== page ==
5 celebrities changing the way we think about HIV today

celebrities - positive peers

By: Jennifer McMillen Smith, MSSA, LISW-S, Division of Infectious Disease and medically reviewed by Ann Avery, Infectious Disease Physician at Metrohealth Medical Center

HIV doesn’t discriminate. It doesn’t care how much money you make or how many followers you have on Instagram. It doesn’t care about what color your skin is or your sexual orientation. Fame didn’t protect these celebrities from contracting HIV, but they chose to use their voices to change the way we think about it today.

Today we’ll talk about five of them (two who are living with HIV, three who lost their battle with AIDS-related illnesses) and their ability to inspire everybody, not just those who have HIV.

Celebrities living with HIV

celebrities - positive peers

Magic Johnson

Earvin “Magic” Johnson was one of the giants of the NBA in 1991 when he announced he was HIV positive and would retire from the Los Angeles Lakers. After his basketball career, Magic became a successful businessman (worth more than $500 million today) who always found time to remind people that even though HIV can’t be cured for now, it can be managed. His foundation works on HIV/AIDS education and prevention.

celebrities - positive peers

Javier Muñoz

When Javier took over the lead role in “Hamilton,” the blockbuster Broadway musical, he wasn’t interested in keeping his HIV status a secret. Just the opposite, in fact. He told the world he was living with HIV via an interview with the New York Times. “It sort of feels like a responsibility to me to be outspoken about it and to be a voice that breaks the HIV stigma,” Javier said in an interview with Poz.com. His ability to sing, dance, and perform for live audiences night after night proves that HIV doesn’t have to slow people down.


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Celebrities whose legacies live on today

celebrities - positive peers

Freddie Mercury

You know that boom-boom CLAP and the roar of “We Will, We Will ROCK YOU” at ballgames? Freddie Mercury came up with that. The lead singer for Queen, a pop-rock supergroup of the ‘70s and ‘80s, Mercury announced he had been diagnosed with AIDS the day before he died in 1991 at age 45. In 1992, the rest of Queen got together and started a benefit concert to fund HIV research and created the Mercury Phoenix Trust, which has raised millions for HIV charities. Though Mercury kept his diagnosis secret to protect the privacy of friends and family, he defied HIV by continuously thrilling concert audiences as long as he could — an inspiring example of persistence and generosity.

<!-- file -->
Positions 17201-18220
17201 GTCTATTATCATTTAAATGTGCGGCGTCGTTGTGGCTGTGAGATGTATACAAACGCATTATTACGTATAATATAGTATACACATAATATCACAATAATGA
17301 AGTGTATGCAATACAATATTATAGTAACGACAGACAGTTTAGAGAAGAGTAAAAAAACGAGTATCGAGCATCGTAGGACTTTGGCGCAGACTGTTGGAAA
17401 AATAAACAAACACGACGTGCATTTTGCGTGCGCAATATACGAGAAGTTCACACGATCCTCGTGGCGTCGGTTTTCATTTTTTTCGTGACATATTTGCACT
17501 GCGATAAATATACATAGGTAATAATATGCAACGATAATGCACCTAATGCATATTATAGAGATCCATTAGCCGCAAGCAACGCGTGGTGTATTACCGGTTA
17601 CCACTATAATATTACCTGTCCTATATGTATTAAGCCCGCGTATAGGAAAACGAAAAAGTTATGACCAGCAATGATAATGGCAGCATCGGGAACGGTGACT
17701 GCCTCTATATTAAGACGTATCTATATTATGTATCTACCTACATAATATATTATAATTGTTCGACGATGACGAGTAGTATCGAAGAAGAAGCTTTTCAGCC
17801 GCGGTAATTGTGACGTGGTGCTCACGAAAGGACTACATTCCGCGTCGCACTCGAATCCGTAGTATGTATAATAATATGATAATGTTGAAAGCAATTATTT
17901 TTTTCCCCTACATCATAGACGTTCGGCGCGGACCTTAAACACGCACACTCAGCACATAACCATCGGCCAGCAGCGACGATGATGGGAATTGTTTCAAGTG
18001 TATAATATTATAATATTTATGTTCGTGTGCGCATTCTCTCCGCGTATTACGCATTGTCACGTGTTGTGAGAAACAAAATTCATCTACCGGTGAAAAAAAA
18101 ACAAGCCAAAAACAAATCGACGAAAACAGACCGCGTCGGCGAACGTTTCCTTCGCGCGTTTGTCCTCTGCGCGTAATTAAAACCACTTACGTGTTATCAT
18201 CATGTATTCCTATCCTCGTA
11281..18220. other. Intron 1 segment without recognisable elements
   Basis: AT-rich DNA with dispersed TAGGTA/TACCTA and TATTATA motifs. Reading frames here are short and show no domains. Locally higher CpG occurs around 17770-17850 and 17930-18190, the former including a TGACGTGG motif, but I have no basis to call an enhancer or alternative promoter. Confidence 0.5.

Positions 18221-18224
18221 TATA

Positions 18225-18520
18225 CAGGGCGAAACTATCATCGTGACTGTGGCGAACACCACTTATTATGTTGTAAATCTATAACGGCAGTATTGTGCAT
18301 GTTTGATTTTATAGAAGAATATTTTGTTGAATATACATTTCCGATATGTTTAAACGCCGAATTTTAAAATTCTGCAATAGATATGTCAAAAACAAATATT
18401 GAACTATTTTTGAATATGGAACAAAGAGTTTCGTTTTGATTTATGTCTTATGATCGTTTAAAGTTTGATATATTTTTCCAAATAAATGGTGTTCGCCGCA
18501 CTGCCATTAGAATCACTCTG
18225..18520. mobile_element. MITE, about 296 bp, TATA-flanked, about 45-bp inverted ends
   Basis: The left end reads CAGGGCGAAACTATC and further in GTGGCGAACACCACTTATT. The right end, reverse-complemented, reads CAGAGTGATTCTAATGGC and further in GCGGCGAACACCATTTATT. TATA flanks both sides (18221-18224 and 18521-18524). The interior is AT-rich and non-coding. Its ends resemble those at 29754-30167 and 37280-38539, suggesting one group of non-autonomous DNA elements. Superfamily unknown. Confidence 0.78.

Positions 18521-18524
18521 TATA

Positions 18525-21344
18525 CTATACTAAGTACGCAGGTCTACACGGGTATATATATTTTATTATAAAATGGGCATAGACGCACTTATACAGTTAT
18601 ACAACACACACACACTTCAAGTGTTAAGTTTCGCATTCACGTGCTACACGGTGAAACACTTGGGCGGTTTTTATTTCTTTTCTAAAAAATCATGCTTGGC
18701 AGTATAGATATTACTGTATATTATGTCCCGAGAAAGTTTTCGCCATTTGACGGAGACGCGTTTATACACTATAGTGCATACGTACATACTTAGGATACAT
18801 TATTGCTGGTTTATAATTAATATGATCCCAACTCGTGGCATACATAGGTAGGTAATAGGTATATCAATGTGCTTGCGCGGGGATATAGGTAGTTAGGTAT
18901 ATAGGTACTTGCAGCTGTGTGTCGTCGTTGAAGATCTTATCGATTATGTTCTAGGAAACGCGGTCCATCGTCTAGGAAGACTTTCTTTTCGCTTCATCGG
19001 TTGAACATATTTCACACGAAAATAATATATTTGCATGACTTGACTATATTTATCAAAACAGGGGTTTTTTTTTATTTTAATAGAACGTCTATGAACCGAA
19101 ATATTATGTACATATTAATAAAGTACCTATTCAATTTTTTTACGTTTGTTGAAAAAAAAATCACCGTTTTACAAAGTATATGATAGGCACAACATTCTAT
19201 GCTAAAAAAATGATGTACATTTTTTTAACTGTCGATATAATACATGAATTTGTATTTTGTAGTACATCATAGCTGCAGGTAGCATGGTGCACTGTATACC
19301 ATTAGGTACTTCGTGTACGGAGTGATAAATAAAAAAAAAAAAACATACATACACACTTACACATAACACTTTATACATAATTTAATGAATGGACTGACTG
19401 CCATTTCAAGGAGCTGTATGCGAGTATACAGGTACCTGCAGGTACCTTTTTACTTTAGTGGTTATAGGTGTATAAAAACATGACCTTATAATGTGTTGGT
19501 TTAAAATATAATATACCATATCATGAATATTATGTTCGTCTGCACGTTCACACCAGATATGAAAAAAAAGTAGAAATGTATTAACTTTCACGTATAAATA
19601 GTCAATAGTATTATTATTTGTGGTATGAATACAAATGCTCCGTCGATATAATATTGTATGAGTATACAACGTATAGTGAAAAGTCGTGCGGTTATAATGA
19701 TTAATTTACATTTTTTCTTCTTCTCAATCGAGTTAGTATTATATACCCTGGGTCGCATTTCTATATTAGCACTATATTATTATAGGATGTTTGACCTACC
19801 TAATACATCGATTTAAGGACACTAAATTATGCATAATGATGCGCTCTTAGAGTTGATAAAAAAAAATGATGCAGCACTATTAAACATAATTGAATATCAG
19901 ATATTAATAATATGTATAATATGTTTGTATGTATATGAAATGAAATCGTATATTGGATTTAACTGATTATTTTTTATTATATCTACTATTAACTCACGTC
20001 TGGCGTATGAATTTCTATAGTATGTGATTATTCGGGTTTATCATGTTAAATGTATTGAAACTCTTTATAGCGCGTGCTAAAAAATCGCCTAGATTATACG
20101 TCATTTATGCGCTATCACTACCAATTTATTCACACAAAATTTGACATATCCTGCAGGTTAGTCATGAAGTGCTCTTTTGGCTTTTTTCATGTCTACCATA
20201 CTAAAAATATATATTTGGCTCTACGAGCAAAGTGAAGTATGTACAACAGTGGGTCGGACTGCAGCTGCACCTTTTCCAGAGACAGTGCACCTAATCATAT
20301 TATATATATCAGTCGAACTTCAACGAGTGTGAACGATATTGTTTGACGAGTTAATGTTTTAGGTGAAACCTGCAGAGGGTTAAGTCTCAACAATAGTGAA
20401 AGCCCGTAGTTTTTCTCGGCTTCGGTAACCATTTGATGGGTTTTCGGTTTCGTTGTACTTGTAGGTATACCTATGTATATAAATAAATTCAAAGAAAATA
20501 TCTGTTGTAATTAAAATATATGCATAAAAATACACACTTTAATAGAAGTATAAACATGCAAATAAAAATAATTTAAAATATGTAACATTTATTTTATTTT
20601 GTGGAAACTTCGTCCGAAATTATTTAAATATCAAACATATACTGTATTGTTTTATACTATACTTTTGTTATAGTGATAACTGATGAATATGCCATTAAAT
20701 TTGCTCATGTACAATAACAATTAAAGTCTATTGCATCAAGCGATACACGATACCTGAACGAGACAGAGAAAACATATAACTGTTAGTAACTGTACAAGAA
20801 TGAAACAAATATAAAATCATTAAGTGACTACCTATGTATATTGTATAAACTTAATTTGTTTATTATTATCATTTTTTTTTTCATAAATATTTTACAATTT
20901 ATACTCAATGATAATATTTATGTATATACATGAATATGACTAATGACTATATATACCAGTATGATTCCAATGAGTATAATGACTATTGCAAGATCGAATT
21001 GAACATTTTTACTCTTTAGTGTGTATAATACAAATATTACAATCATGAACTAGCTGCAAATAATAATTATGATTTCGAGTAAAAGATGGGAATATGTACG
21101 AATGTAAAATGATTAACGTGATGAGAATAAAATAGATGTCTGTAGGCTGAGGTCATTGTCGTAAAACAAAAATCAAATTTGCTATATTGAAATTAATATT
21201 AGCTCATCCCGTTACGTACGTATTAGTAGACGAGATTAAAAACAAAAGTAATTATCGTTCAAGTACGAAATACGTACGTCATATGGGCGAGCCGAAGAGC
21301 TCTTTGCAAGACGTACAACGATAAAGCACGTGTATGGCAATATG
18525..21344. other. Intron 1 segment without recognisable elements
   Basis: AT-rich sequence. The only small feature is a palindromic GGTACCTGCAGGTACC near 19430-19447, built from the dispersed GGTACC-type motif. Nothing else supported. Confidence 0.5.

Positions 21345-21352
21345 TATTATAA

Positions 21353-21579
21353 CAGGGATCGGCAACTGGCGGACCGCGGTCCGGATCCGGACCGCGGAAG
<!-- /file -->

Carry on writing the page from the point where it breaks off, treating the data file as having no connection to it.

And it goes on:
celebrities - positive peers


The rapper with the pioneering hip-hop group NWA died at age 30, just a month after learning he had AIDS in 1995. Some called him the “godfather of gangsta rap.” Eazy-E, whose real name was Eric Wright, was one of the first famous rap stars to die of AIDS-related illnesses — providing a wake-up call to his young fans about the risks of an untreated HIV infection. One of his sons, Lil Eazy-E, is an activist raising awareness of HIV related issues.

celebrities - positive peers

Arthur Ashe

Arthur was one of the greatest professional tennis players of the ‘60s and ‘70s and the first black superstar of the sport — paving the way for Serena and Venus Williams a generation later. Arthur contracted HIV from a blood transfusion in the late 1980s and died of AIDS-related illnesses at age 49. He was a tireless voice for the fight against HIV during his life, and his Arthur Ashe Foundation carries on his work today.


Following in their footsteps

A lot has changed since Freddie, Eazy-E, and Arthur lost their battle with AIDS. Advances in HIV treatment means you can live a long, happy, healthy life and never progress to AIDS — Magic and Javier are all living proof of that.

The common thread among these celebrities is their emphasis on education about HIV prevention, testing, treatment, stigma, and other issues. You can do the same by helping local HIV organizations! Together, we can end HIV.

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Positive Peers is made possible through a U.S. Department of Health and Human Services Health Resources and Services Administration, HIV/AIDS Bureau Special Projects of National Significance (SPNS) Grant to The MetroHealth System. Click here for more information about the SPNS grant initiative.
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